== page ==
"It is a long time,'' Freeman said, reflecting on how long the '92 team's record stood. "That race was putting the butter on the bread for us. It was a big deal for us. Going into the mile relay we knew that the national championship was no longer [possible] for us. We made a pact for ourselves that we don't care what the decision is, or what the situation is, we are going to walk away with that mile relay."

As history shows, they fulfilled that pact.

Gators coach Mike Holloway, track coach at Buchholz High when Freeman and Co. set the record, said after the Florida Relays that it was a record "people thought was unbreakable."

It seemed that way for more than two decades. But that's now history. While Freeman will always consider the '92 Gators one of the best college relays in history, don't mistake her appreciation of the past for resentment.

Freeman was pleased to see the record fall in person, an unexpected bonus to this rewrite of UF's record book.

Whittaker said she knew little about the record's history prior to running the second leg in the race. But she is aware of the significance of the Gators' performance after a crash course.

"That's the new record. That's the new record,'' she heard Holloway shouting.

The Gators' 4x400 relay team is a young squad with a pair of freshmen in Reynolds (first leg) and Gause (third leg). While they showed signs of potential greatness during the indoor season, Kyra Jefferson's injury moved Reynolds into the lineup heading into the outdoor season.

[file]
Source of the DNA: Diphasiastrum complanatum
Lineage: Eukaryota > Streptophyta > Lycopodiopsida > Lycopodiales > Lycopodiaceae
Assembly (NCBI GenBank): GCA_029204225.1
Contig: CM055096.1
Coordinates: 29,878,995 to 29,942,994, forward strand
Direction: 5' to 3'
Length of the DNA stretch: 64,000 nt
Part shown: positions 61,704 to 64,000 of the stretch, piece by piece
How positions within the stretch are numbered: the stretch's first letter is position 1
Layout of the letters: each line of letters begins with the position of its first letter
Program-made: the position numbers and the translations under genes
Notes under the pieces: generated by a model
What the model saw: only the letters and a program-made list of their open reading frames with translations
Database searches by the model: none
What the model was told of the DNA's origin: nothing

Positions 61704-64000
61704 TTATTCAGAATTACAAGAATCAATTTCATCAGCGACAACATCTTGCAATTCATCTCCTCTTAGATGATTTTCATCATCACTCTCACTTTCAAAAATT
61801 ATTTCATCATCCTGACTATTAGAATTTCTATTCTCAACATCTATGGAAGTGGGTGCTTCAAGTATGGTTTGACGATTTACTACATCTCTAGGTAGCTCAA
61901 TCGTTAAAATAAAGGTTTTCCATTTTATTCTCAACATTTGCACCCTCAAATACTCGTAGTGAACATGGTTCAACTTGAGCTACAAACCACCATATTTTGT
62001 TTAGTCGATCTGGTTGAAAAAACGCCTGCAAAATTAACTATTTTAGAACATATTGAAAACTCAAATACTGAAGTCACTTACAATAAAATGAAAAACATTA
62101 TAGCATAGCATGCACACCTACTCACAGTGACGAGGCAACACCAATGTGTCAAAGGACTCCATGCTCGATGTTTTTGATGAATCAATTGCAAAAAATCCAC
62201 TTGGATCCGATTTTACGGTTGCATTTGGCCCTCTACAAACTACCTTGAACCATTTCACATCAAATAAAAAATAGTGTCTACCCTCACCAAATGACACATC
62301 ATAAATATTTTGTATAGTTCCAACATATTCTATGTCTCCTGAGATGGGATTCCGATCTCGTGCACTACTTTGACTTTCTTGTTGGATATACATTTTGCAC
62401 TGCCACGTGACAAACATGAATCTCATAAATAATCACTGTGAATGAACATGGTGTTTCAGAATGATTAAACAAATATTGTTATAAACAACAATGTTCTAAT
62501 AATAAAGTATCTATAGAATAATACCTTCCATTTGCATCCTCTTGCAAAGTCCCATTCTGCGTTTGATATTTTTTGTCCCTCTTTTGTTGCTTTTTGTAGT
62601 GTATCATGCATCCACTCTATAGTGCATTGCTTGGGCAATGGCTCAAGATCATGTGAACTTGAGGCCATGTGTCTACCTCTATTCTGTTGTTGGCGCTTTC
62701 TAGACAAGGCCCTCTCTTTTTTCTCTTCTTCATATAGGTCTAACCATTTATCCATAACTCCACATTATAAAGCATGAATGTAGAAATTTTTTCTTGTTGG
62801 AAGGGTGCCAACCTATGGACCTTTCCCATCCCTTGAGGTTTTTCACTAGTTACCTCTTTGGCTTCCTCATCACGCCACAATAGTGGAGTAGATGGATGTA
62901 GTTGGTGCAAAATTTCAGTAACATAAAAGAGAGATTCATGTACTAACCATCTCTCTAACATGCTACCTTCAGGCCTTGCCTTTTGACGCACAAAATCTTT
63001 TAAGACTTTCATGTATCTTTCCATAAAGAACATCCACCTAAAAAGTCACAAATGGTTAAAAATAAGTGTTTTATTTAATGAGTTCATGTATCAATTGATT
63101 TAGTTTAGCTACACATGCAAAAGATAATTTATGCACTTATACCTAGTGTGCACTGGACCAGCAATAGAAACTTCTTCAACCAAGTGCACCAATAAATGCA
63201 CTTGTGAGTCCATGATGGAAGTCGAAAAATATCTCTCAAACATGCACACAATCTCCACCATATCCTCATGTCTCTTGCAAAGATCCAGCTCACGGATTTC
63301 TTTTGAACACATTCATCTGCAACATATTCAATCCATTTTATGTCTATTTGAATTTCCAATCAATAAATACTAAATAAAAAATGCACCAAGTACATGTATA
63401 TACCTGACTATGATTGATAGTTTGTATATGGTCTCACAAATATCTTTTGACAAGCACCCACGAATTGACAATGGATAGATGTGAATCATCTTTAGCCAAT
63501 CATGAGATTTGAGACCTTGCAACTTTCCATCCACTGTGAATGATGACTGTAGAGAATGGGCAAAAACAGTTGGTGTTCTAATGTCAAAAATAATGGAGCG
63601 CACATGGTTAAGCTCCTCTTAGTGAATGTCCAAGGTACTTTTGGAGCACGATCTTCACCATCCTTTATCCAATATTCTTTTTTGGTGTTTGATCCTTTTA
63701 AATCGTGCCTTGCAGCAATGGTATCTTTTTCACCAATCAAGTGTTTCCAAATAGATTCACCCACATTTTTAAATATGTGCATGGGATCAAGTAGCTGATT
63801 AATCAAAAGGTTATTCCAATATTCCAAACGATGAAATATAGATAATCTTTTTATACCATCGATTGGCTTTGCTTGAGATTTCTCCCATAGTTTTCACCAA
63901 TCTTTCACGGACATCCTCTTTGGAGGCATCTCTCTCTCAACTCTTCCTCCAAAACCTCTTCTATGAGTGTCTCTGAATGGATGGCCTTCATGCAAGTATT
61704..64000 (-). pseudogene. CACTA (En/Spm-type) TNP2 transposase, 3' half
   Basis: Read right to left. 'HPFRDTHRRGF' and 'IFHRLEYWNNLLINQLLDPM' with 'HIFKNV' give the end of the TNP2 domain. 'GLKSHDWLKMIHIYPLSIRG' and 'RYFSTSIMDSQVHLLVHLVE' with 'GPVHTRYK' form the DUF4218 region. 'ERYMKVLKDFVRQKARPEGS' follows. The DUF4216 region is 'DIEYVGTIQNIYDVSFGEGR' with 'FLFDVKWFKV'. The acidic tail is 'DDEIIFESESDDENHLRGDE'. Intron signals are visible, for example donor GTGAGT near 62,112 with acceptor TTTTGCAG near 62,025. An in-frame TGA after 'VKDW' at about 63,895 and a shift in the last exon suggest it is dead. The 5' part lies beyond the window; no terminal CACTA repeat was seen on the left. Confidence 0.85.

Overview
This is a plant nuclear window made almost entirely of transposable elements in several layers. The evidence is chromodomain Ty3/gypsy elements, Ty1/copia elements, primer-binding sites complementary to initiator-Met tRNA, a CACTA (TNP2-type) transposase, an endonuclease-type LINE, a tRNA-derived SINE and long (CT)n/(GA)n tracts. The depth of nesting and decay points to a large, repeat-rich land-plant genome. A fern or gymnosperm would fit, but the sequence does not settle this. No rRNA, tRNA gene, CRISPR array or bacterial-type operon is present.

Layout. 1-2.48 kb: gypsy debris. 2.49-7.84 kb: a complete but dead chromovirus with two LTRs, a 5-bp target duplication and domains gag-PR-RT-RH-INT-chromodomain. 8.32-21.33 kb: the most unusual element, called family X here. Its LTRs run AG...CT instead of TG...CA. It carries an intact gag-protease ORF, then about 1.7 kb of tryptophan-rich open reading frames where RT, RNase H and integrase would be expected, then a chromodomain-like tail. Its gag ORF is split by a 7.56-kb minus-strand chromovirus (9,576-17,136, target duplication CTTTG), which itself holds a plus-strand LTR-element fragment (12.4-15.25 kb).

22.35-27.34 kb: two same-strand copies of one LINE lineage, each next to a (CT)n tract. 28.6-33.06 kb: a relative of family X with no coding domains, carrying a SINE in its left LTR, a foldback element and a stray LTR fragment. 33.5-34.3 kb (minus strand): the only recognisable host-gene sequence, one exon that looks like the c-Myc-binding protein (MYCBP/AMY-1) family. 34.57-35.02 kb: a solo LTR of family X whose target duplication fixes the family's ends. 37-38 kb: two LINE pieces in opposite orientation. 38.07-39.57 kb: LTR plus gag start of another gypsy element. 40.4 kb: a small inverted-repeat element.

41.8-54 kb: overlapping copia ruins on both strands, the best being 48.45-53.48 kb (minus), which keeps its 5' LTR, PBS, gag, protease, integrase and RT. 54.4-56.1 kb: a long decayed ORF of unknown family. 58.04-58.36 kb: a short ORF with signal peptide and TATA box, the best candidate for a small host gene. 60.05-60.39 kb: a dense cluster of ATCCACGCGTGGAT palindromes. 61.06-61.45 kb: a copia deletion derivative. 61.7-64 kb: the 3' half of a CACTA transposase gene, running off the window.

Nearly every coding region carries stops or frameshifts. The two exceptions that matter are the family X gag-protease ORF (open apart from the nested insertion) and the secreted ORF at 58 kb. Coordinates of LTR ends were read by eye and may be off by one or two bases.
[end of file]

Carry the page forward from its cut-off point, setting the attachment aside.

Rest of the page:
Reynolds fit in well enough that the Gators could tell they were starting to peak before the Florida Relays.

"We didn't know that we were going to break the record, but we knew that we were really close to breaking it at Texas,'' Eutsey said. "And we knew Texas was coming back for Florida Relays. We knew it was going to be a fast relay but we didn't think we were going to break the record."

Whittaker ran a solid second leg to set up Gause nicely for the third leg, and then Eutsey closed out in strong fashion.

"Once we put everything together, magic just happened,'' said Whittaker. "Coach Holloway breeds 400 runners. Once Robin got here, we knew we had the talent to have a great relay. Once she got healthy, we just took off from there.

"We took their record."

Yes they did. If what they say in sports is true, records are meant to be broken.

Freeman never knew when that day might come. But she is not surprised this is the Florida team that finally edged ahead.

The group impressed Freeman during the indoor season and again at the Texas Relays three weeks ago. In some ways, these Gators remind Freeman of those Gators.

"We had as a team great chemistry,'' Freeman said of the '92 squad. "I knew [this Florida team] was capable of doing something great. Watching that team during the indoor season, I knew they were something special."

Proof is now in the record books.

What's next? Whittaker would like to see this record stand as long as the last one.

"We just have to continue to be humble,'' she said. "Our goal is to increase it. We're not going to just take that and get cocky. Yes, we have the school record, but we want to increase that. Stay humble. When you are humble, you go further in life."